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SummarySierra opens the door of controversy
The GoodWhen people often think of Roberta Williams, they usually think of King's Quest, a series of adventure games established in the Eighties that had you doing such things as finding magic items, rescuing princesses, and dealing with evil wizards. What some people don't know is that Williams herself also developed non-KQ games, with some notable examples being The Colonel's Bequest, Mystery House, and Mixed-up Mother Goose. Her latest non-KQ title is Phantasmagoria, an interactive movie caught up in the same era where video game companies believed that they were the future of gaming.
Don Gordon (played by David Homb) is a magazine photographer who has an interest in 18th- and 19th-century architecture. His wife, Adrienne Delaney (Victoria Morsell), is a successful book writer who has started working on her new novel. When Don comes across a 19th-century dwelling on a remote island, he convinces Adrienne to buy it as it would be the perfect place to write her novel. But as soon as they take up residency, things take a turn for the worse. Adrienne finds out about the history of the mansion and discovers that its previous occupant was Zoltan “Carno” Carnovasch (Robert Miano), a magician who had a tragic past and was married five times to women who had either disappeared or died in grotesque ways. As the days go by, Adrienne realizes that she must confront Don in his psychotic state and deal with whatever is possessing him.
The front cover shows a grey image of a woman lying on a bed. When I saw the game in stores, I thought it was a bunch of ninjas doing something sinister. A look inside the box reveals seven black-covered CDs with a line of blood splattered across them and the number of the CD also written in blood. The front cover of the manual reflects the imagery on the box, and it covers installation and how to control the game, plus a very brief walkthrough at the end.
Phantasmagoria shares the same mechanics as King's Quest VII, with the game being split across multiple chapters. The player can select which one they want to start off with, but I don't recommend doing this as you will be playing the game out of sequence. The interface is the same, with one half the main screen, and the other reserved for your inventory, control panel, and the examine icons. New additions include the introduction of the hintkeeper and the ability to save your game at any point. The interface remains on the screen until the game's end credits are over.
Phantasmagoria was intended to be played by adults, and Sierra couldn't stress that enough. Two minutes in and there's a sex scene involving the main characters, as well as some nudity thrown in for good measure. During the game, I didn't have any problems watching short movies that had a decent amount of gore, but it was enough to cause controversy not just around the world, but in its home country. The introduction to chapter four features a rape scene, and the intensity of this scene made it uncomfortable to watch.
The opening menu features the same music as heard in the trailer for the game, and it sounds great. The choirs that can be heard also serve as incidental music for most of the movies featuring blood and gore. Each musical piece is unique to each chapter, and as you progress through the chapters, they get more intense. As far as I know, Phantasmagoria is the only Sierra interactive movie where you can choose what sound card you want to use for the game, not just Sound Blaster. There are two highlights in this game. One of them is the story of how Carno became possessed, as told by an old man named Malcolm (Douglas Seale). The other is the “chase” sequence that occurs in the last chapter. I was impressed by Homb's performance that if Sierra's next Dr. Brain installment was an interactive movie, he would have made a perfect candidate. Also, the game records everything you do in this chapter and you can watch how you played it out. You could also have a little bit of fun with it. I got Adrienne to warm up before she makes her escape from Don.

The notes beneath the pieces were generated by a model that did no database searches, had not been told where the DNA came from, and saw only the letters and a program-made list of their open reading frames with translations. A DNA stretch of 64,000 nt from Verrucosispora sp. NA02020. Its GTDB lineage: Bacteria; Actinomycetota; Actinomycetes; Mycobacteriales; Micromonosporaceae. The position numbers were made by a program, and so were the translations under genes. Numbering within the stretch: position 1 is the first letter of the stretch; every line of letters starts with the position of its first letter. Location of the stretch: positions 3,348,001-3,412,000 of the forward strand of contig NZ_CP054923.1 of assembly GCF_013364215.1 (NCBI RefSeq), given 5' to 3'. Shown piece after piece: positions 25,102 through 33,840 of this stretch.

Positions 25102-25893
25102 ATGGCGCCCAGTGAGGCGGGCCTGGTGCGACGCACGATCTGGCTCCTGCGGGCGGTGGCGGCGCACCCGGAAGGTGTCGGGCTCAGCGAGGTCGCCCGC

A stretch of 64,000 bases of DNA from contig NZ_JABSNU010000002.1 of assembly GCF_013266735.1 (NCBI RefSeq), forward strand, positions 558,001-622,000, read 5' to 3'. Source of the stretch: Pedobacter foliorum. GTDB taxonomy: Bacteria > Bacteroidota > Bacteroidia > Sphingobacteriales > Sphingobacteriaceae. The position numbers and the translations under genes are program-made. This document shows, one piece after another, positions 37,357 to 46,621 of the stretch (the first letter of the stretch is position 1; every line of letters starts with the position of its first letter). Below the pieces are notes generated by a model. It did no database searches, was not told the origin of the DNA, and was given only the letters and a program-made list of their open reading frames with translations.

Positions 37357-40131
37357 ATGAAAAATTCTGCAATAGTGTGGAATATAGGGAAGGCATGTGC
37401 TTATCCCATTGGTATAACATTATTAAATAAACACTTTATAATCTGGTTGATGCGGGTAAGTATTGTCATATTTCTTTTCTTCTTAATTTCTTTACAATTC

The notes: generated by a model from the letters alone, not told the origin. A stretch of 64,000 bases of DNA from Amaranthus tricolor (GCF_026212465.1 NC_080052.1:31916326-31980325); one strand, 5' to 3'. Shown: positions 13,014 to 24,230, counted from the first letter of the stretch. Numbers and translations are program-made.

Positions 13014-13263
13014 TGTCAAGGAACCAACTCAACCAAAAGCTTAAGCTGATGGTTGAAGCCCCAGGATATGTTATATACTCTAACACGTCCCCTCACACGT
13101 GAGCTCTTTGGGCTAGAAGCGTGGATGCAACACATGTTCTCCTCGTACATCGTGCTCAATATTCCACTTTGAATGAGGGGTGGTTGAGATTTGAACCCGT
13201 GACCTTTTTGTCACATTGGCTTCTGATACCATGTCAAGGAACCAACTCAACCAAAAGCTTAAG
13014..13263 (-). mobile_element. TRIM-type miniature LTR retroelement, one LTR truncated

The BadBefore you start playing, you have to enter your name, and that name is used for just the one save slot. This means you cannot go back to an earlier point in the game where something is about to happen. I hate this mechanism, and I'm glad that it wasn't reintroduced to later Sierra games. Because of the way the interface is designed, you hardly could examine things and could only interact with them. (The exception is the portraits of Carno and his wives.) So basically you were guided through the game.
During the end credits, you hear a song called “Take a Stand” which is sung by Mark Seibert. I enjoyed listening to it, but it is inappropriate. It sounds like it was released in the Eighties, and it doesn't blend well with the game's theme
The Bottom LineThe concept for Phantasmagoria started in the late Eighties, but Roberta Williams waited a number of years for technology to catch up, and understandably so. Imagine what the game would look like if it was done in Sierra's old AGI engine. The game is a horror adventure game that generated a lot of controversy when it was released. The blood and gore wasn't actually real, and like a lot of Hollywood movies, many props and objects were put in good use to make us think it was.
Despite some problems with the game mechanics, the game is quite good, and it has a nice soundtrack filled with choirs that suit its intense scenes. I didn't have a problem with the 3D-rendered backgrounds, which was the norm for interactive movies back in the day. As I mentioned, I like the backstory involving Carno and his wives, and the aforementioned chase scene which was very well done and made Homb shine. Sierra released a sequel called A Puzzle of Flesh which has nothing to do with the original game and used actual locations around Seattle.